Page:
The school district shown consists of three towns. The total assessed value of each town is $10 million. Find the total market value of each town.

    Comments (0)

    These comments are not screened before publication. Constructive debate about the information on this page is welcome, but personal attacks are not. Please do not post comments that are commercial in nature or that violate copyright. Comments that we regard as obscene, defamatory, or intended to incite violence will be removed. If you find a comment offensive, you may flag it.
    When posting a comment, you agree to our Terms of Use.

      ____      _____     ______    ______   _____    
     |  _ \\   |  ___||  /_   _//  /_   _// |  __ \\  
     | |_| ||  | ||__      | ||     -| ||-  | |  \ || 
     | .  //   | ||__     _| ||     _| ||_  | |__/ || 
     |_|\_\\   |_____||  /__//     /_____// |_____//  
     `-` --`   `-----`   `--`      `-----`   -----`   
                                                      
    
    Showing 0 comments
    Subscribe by RSS
    There are no comments.
  • 25. Finding the Percentage of Taxes to Pay

    School districts often consist of several municipalities that may have different levels of assessment. Each municipality pays its fair share of the school tax based on its total market value rather than its total assessed value. The total market value of each municipality is the total assessed value divided by the municipality's equalization rate.

    The school district shown consists of three towns. The total assessed value of each town is $10 million. The school district needs to raise $1 million through property tax. Divide the total market value of each town by the total market value of the entire school district to find the percent of the $1 million school tax that each town must pay.

    • Worked-Out Solution

      You can find the market value of each town as follows.

      Each town's fair share of the $1,000,000 is as follows.

      So, Town A and Town B each pay 40% of the school taxes, and Town C pays 20%.

    Comments (0)

    These comments are not screened before publication. Constructive debate about the information on this page is welcome, but personal attacks are not. Please do not post comments that are commercial in nature or that violate copyright. Comments that we regard as obscene, defamatory, or intended to incite violence will be removed. If you find a comment offensive, you may flag it.
    When posting a comment, you agree to our Terms of Use.

     ______    _    _    __   __   __   __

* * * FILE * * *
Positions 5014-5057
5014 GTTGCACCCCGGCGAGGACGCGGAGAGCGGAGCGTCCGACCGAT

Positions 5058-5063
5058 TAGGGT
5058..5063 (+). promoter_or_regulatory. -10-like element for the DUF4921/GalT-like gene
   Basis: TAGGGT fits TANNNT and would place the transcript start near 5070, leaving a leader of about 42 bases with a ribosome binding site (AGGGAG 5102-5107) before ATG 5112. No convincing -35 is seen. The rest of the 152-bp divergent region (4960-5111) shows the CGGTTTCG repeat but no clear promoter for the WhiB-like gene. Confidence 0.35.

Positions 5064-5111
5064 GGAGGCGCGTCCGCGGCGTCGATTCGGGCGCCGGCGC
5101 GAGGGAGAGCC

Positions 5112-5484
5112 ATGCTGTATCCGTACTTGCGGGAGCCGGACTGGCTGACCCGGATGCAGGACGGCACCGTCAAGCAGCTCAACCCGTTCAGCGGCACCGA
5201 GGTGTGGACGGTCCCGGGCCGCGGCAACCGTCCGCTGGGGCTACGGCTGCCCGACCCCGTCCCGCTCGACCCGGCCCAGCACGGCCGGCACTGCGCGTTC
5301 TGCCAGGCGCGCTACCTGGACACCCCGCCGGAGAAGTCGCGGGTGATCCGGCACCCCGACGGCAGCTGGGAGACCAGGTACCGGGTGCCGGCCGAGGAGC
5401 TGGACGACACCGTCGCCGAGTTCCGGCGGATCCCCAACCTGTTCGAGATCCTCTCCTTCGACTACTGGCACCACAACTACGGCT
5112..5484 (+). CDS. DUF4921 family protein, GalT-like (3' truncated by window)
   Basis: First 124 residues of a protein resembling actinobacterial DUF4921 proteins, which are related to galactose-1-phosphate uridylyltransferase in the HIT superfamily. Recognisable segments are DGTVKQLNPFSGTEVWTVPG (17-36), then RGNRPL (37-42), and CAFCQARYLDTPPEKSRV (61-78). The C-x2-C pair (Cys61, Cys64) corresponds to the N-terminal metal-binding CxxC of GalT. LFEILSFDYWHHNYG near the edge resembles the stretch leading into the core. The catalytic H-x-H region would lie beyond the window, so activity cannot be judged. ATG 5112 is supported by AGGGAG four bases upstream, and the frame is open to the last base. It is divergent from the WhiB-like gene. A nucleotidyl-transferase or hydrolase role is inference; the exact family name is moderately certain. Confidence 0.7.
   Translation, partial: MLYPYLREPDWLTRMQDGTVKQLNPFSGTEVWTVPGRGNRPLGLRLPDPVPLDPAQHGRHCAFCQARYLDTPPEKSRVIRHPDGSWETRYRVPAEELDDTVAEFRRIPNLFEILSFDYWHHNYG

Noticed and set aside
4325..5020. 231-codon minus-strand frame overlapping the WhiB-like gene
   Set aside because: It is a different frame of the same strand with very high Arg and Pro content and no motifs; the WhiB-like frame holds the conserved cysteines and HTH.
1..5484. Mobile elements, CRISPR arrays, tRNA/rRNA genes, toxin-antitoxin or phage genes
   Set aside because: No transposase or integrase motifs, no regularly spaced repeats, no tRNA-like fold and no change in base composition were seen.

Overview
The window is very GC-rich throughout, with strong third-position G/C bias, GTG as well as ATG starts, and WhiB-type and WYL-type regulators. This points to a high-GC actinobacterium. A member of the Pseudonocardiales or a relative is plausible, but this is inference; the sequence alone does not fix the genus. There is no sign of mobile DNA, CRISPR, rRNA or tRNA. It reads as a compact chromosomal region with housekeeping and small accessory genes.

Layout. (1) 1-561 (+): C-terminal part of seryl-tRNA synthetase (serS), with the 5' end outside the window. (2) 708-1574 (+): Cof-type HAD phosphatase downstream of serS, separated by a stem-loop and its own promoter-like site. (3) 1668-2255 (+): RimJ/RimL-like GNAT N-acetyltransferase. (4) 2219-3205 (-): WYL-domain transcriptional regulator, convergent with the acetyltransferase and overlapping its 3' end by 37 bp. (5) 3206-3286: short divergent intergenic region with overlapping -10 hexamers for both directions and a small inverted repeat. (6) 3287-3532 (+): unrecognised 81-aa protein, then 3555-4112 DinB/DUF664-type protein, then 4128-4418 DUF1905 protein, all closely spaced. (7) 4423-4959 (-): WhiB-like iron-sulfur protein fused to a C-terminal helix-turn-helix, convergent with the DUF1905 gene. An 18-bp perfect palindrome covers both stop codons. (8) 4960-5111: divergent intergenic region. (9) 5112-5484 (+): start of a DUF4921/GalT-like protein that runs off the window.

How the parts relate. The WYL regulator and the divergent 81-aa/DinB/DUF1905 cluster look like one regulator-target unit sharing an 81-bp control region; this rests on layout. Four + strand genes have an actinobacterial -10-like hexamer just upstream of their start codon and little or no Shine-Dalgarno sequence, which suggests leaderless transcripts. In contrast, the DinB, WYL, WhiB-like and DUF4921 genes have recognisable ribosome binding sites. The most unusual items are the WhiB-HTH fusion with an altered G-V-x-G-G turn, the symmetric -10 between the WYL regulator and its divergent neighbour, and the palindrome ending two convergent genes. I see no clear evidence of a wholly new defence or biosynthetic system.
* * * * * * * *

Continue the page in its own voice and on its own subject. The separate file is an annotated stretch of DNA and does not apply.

|      \\ | || | ||  \ \\/ //  \ \\/ //     ___   
    |  --  // | || | ||   \   //    \ ` //     /   || 
    |  --  \\ | \\_/ ||   / . \\     | ||     | [] || 
    |______//  \____//   /_//\_\\    |_||      \__ || 
    `------`    `---`    `-`  --`    `-`'       -|_|| 
                                                 `-`  
    
    Showing 0 comments
    Subscribe by RSS
    There are no comments.
  • 26. Finding the Tax Levy and Rate

    School districts often consist of several municipalities that may have different levels of assessment. Each municipality pays its fair share of the school tax based on its total market value rather than its total assessed value. The total market value of each municipality is the total assessed value divided by the municipality's equalization rate.

    Find the school tax levy and the school tax rate for each town. Assume that the taxable assessed value is equal to the total assessed value for each town.

    Comments (0)

    These comments are not screened before publication. Constructive debate about the information on this page is welcome, but personal attacks are not. Please do not post comments that are commercial in nature or that violate copyright. Comments that we regard as obscene, defamatory, or intended to incite violence will be removed. If you find a comment offensive, you may flag it.
    When posting a comment, you agree to our Terms of Use.

      ______    ______  __    __   _    _     ______  
     /_   _//  /_   _// \ \\ / // | || | ||  /_   _// 
     `-| |,-    -| ||-   \ \/ //  | || | ||    | ||   
       | ||     _| ||_    \  //   | \\_/ ||   _| ||   
       |_||    /_____//    \//     \____//   /__//    
       `-`'    `-----`      `       `---`    `--`